I'm surprised nobody has pointed out that you can cut metric threads AND disengage the half nuts in a fairly simple procedure. You can thread normally, and disengage the half nuts at the end of the thread, but then shut off the lathe immediately. Back the tool out then run the lathe in reverse; when the thread dial reaches the same point again, re-engage the nuts and let it run the carriage back to the starting position. You can disengage the half nuts at that end too, just make sure to use the same process. The general idea here is to use lathe power to rewind the carriage back to the starting position, so the half nuts are always engaged at the same position every time.

    It's pretty easy to cut metric threads this way when you get used to it.

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  • Paul Alciatore
    replied
    I have a background project to design a universal thread dial. One problem part is the needed gear that meshes with the lead screw and I have given it some thought. Before the advent of 3D printers, I thought that the best way to be able to make these gears for any lathe was by using a design like the lantern pinions that have been used in mechanisms like clockworks. These pinions consist of a pulley like wheel with a number of holes drilled at the "tooth" locations. Then a number of round, steel pins are placed in those holes for the actual teeth. There are reasons why this works for clockworks that have to do with the fact that they are driven by springs on the slow end of the gear train. That would no be true for a thread dial, but I reasoned that there is a very low load on these gears, essentially it just turns the dial so there is only the drag of the lubricating oil. So The wear on the gear and on the lead screw would be very small.

    I envisioned a purpose built, indexing device that could be set to the angle of the lead screw helix so the holes would be at the proper angle.

    In this day of 3D printing, I think this gear could be 3D printed and it should work OK.

    Either of these methods should be OK for making a gear for a thread dial. For the metric dials, you could make several and include some kind of quick change feature: a thumb nut, a click-on/click-off detent, a quick removing pin, etc.

    BTW, thanks for bringing up the subject. I need to resurrect that project.

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  • The Artful Bodger
    replied
    Originally posted by Cenedd View Post

    Artful Bodger: Now that's an interesting idea. Do you have a project page for your power-feed project by any chance? Now I've got my fly cutter working (CBN cheap CCGT from China gives a nice finish on HRS), at 10 minutes per pass, I'm feeling the need for some power feed!
    I am sorry there was no project page and no drawings as I built it on the fly. However most of the required detail is in the picture.

    The pin wheel is 10mm aluminium plate with the pegs being bits of nails cut and set in epoxy, the worm was turned on my lathe and as you can see the pitch is about 3.5mm. The motor is a high quality electric motor that was salvaged from an old magnetic tape drive from the main frame computer era and the speed is controlled by a PWM circuit I found online although now I think you can buy ready made DC motor speed controllers from China.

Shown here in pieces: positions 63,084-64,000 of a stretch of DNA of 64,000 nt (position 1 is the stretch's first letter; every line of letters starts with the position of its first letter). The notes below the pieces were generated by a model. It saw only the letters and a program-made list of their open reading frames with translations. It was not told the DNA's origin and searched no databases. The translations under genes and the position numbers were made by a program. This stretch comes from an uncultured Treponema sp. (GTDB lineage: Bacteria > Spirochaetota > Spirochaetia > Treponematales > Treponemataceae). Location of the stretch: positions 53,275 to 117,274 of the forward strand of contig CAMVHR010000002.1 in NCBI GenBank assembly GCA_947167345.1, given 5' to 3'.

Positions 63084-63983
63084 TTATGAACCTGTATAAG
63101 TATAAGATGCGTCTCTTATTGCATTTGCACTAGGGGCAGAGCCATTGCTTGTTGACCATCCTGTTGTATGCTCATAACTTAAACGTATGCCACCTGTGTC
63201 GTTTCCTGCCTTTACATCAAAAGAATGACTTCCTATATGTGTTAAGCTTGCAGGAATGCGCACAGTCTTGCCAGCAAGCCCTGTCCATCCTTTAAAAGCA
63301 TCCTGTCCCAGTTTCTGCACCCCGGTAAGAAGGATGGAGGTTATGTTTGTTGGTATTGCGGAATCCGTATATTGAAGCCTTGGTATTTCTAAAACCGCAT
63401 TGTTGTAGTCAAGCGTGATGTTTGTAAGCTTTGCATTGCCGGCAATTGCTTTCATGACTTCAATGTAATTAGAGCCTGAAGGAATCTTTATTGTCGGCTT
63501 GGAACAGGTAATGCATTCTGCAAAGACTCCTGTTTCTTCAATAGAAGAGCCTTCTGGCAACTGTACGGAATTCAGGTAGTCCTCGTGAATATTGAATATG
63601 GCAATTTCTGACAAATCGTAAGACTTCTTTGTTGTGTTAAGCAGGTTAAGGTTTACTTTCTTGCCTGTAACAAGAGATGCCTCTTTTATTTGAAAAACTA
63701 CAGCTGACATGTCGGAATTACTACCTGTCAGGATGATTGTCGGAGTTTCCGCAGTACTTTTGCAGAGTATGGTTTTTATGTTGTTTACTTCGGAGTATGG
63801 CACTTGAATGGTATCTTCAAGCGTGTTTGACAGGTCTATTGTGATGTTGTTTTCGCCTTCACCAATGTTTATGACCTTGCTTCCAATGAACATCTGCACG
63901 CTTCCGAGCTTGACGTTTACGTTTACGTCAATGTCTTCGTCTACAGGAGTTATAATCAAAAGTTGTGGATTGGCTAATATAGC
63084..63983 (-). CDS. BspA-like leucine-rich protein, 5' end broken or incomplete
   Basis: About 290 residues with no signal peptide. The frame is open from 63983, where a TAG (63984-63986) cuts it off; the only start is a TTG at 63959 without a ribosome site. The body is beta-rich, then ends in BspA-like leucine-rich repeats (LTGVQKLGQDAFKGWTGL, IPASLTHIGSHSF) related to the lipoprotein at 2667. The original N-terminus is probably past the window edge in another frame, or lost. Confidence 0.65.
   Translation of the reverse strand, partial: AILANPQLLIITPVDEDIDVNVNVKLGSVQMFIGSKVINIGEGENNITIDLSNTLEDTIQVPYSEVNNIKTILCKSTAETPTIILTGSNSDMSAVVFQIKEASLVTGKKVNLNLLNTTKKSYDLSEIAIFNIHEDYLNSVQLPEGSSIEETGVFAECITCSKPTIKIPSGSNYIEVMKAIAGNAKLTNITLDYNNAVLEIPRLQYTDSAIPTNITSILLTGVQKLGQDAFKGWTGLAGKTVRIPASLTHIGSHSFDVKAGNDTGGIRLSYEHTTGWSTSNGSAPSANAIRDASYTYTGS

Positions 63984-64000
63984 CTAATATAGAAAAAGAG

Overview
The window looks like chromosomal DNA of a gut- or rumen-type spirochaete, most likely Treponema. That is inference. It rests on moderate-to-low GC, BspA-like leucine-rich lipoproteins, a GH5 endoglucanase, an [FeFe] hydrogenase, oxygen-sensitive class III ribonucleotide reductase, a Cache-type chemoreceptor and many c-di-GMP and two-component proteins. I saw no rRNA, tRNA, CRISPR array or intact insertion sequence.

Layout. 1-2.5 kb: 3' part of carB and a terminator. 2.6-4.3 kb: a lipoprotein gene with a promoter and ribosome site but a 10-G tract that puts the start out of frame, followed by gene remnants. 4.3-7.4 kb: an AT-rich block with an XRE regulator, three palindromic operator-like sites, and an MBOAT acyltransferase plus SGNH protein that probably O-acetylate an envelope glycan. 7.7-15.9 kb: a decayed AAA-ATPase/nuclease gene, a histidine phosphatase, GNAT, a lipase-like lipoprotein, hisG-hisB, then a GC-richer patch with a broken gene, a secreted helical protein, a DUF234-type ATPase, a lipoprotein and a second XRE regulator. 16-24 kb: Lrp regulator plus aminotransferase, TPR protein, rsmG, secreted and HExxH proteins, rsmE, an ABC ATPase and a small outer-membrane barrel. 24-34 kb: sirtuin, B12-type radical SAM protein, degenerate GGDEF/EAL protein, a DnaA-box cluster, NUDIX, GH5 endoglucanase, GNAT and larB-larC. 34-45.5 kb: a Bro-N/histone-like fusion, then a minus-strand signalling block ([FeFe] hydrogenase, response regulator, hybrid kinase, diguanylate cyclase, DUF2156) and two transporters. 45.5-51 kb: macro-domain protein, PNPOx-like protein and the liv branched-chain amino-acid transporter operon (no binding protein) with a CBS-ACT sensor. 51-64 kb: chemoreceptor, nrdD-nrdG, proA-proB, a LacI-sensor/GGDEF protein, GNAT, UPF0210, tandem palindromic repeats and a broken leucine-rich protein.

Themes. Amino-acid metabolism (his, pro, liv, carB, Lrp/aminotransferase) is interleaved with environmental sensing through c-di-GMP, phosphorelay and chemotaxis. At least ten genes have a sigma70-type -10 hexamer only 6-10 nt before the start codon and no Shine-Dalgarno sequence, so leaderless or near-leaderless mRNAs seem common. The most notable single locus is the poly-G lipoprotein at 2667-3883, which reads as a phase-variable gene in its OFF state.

The peg wheel is loose on the shaft and has a dog clutch mounted to it, you can see part of the clutch in the picture.

    There is a sleeve loose on the shaft with a pin engaged in a key slot in the shaft. The sleeve has a hand wheel at one end and a dog clutch at the other.

    I can pull the sleeve to disengage the clutch and use the handwheel to manually more the table feed.

    It rattles a bit in use but has not give a bit of trouble in several years.

    John

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  • IanPendle
    replied
    The Martin Cleeve book is a good choice, but having studied it re metric threading dials, they are never going to be as simple or convenient as the those for the imperial system.

    The metric version (3mm leadscrew) of the Boxford lathe (a quality UK copy of the Southbend design) uses a sort of double pinion on the bottom of the threading dial's shaft to engage the with the leadscrew. The pinion is one piece, with two different tooth counts (20 and 21 I think - NOT sure!). It uses an intermediate mounting block with two holes, one above the other. Depending which mounting hole you use, either the 20 or 21 tooth pinion teeth engage the leadscrew. This block also has an angle face so that the (straight) pinion teeth engage the leadscrew at the threads helix angle. The Dial has both numbers and letters and you have to consult the supplied chart to see which combination of mounting block hole and dial marking to use for each thread pitch being cut.

    I no longer have my Boxford, but there is a Boxford Yahoo group where you could probably find more details - especially the reference sheet for the pitch/dial combinations.

    This may give you some ideas, although you would have to do different calculations for a different leadscrew pitch (I think?).

    Ian.

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  • Cenedd
    replied
    Old Mart: You have to reverse the spindle too (be careful if you have a screw-on chuck) and have the tool upside down or rear-mounted. Good video here if it's of interest (and apologies if I'm teaching you to suck eggs here): https://www.youtube.com/watch?v=Z-dqOi_z5bk

    Artful Bodger: Now that's an interesting idea. Do you have a project page for your power-feed project by any chance? Now I've got my fly cutter working (CBN cheap CCGT from China gives a nice finish on HRS), at 10 minutes per pass, I'm feeling the need for some power feed!

    I've ordered 'Screwcutting in the lathe' by Martin Cleeve which I'm told covers the fundamentals of thread dials and the gearing from the ground up. I've a feeling that trying to 'cut and paste' bits of other people's projects without really knowing what I'm doing isn't going to cut it here. Should give me a better idea of how many teeth required on the pinion for different threads and what to mark on the dial.

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  • The Artful Bodger
    replied
    You might find it easier to make a 'peg wheel' than a gear..



    This is the X axis power feed I made for my mill.